A fund sells some shares of an MLP today for a loss of $3. Six years from now, the fund sells shares in the same MLP for a gain of $2. The fund has a net economic loss in this particular position of $1 overall, but has recognized a taxable gain of $2 because of the timing. The fund lost the opportunity to use the $3 in losses, and now owes taxes where they might not have.
It is important to note the ETF’s net asset value (NAV). The NAV is calculated daily based on all gains or losses— whether or not realized—and deferred tax liabilities or assets. The taxes the corporation has to pay, however, come right out of the NAV as well, directly impacting performance.
Deferred Tax Liabilities and Deferred Tax Assets
To understand the performance of an MLP ETF with this corporate structure, investors should understand that the NAV of the ETF they see quoted online bakes in assets and liabilities not usually seen in an ETF, and those directly impact performance.
Unrealized gains are created inside an MLP ETF the same way they are in your own portfolio—when the value of an MLP increases but the fund has not yet sold the MLP. Unrealized losses are created when the value declines. Every single position in the ETF is by definition either in a state of unrealized gain or unrealized loss. From an accounting perspective, this means the fund always has an accrued deferred tax liability for all unrealized gains and a deferred tax asset for all unrealized losses accumulated in the fund. These deferred tax assets and liabilities represent hypothetical future tax payments and deductions, respectively, that may not be paid prior to termination of the ETF, but have real implications for the value of the fund on a daily basis nonetheless. Critically, deferred tax assets and liabilities are updated daily for the calculation of NAV—causing the fund to gain and lose value based on estimated future taxes owed.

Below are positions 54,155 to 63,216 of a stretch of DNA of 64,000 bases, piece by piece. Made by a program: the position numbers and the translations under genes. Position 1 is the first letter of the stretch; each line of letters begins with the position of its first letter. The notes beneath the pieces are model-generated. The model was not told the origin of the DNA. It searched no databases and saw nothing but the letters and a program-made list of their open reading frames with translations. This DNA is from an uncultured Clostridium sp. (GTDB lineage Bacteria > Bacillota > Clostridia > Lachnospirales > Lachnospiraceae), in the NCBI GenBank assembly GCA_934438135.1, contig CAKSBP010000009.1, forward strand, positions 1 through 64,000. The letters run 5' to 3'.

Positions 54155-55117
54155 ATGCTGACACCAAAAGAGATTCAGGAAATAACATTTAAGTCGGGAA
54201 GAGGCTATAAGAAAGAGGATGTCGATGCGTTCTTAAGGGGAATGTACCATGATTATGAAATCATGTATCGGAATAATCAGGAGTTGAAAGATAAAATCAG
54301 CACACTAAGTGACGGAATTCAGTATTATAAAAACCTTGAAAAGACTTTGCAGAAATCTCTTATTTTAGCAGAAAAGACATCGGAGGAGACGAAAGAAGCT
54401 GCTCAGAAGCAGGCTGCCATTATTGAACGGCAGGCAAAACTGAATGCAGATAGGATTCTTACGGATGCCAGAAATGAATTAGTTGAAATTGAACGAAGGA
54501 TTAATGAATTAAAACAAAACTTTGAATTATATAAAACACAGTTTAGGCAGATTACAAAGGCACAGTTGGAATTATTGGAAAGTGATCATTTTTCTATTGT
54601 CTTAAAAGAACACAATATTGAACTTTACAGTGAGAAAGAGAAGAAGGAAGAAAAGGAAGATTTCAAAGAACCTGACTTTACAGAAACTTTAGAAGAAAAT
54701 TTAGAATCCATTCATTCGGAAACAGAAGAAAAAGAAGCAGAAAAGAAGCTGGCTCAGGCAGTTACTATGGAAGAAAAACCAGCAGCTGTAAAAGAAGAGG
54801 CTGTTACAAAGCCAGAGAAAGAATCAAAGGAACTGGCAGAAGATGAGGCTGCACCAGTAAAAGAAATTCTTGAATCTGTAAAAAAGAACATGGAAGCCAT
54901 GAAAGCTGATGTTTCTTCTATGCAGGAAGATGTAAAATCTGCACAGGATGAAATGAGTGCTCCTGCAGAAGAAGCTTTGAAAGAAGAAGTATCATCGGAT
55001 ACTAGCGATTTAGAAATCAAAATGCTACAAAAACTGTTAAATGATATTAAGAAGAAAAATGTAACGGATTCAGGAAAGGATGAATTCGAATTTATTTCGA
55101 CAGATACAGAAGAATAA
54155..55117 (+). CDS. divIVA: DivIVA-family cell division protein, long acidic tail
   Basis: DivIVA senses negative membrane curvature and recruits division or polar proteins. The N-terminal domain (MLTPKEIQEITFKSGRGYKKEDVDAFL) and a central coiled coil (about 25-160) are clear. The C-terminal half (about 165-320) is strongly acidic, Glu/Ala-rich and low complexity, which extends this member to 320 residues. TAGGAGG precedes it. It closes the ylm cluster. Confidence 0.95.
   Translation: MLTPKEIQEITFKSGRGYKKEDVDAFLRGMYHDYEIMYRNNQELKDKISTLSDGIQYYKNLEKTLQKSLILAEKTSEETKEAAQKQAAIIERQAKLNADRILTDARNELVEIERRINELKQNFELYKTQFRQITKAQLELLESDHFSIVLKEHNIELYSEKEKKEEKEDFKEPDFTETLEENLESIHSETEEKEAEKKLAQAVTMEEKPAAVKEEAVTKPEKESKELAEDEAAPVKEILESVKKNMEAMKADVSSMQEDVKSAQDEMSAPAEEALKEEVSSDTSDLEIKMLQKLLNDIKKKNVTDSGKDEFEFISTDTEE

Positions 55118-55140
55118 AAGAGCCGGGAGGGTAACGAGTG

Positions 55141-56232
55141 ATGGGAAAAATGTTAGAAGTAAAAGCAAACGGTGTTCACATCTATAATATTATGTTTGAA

Let’s assume each share of an MLP ETF has a claim of $100 worth of MLPs—that’s the proportional share of all the securities priced on the open market. But based on the above calculation of potential gains and losses on those MLPs, the fund will owe a theoretical $2 per share in future taxes because of an implied gain in those positions. A new investor would not pay $100 for a share of the ETF, because it wouldn’t be fair for them to pay a tax that was created during the holding period of the previous investor. The deferred tax liability keeps track of potential future taxes, allowing the new investor to purchase the fund at the correct fair value of $98. Conversely, an investor would pay a “premium” for a fund that has accumulated deferred tax assets.
For an investor used to traditional ETF or mutual fund structures, this concept is entirely alien. In those cases, there’s no concept of these future tax liabilities reducing current NAV, because the traditional ETF or fund itself will never pay any taxes—it will simply distribute any realized capital gains to shareholders, and those shareholders pay the tax.
(It’s worth noting that the correct calculation of the deferred tax asset and deferred tax liability by the ETF is a subject of contention in some circles. MLP-structured products have received lawsuits in the past when funds improperly estimated their deferred tax assets and liabilities. Swank Capital, in 2010, had to settle a lawsuit regarding its Cushing MLP Total Return Fund’s calculation of deferred tax asset.)
The existence of deferred tax assets and liabilities significantly alters the interpretation of tracking-error statistics for MLP ETFs. Because the assets and liabilities are incorporated into the fund’s NAV—but not into its underlying index— tracking-error statistics do not indicate how close the underlying MLP investments track the relevant index, but instead may reflect a rough estimate of the tax cost associated with the MLP ETF’s C-corporation structure. This “hit” to NAV may be a “tax” cost that detracts from the benefit of deferring tax on a portion of the distributions received from an MLP ETF. Similarly, premium and discount measures—which compare the share price of the ETF at the end of the day to its NAV—can be tricky.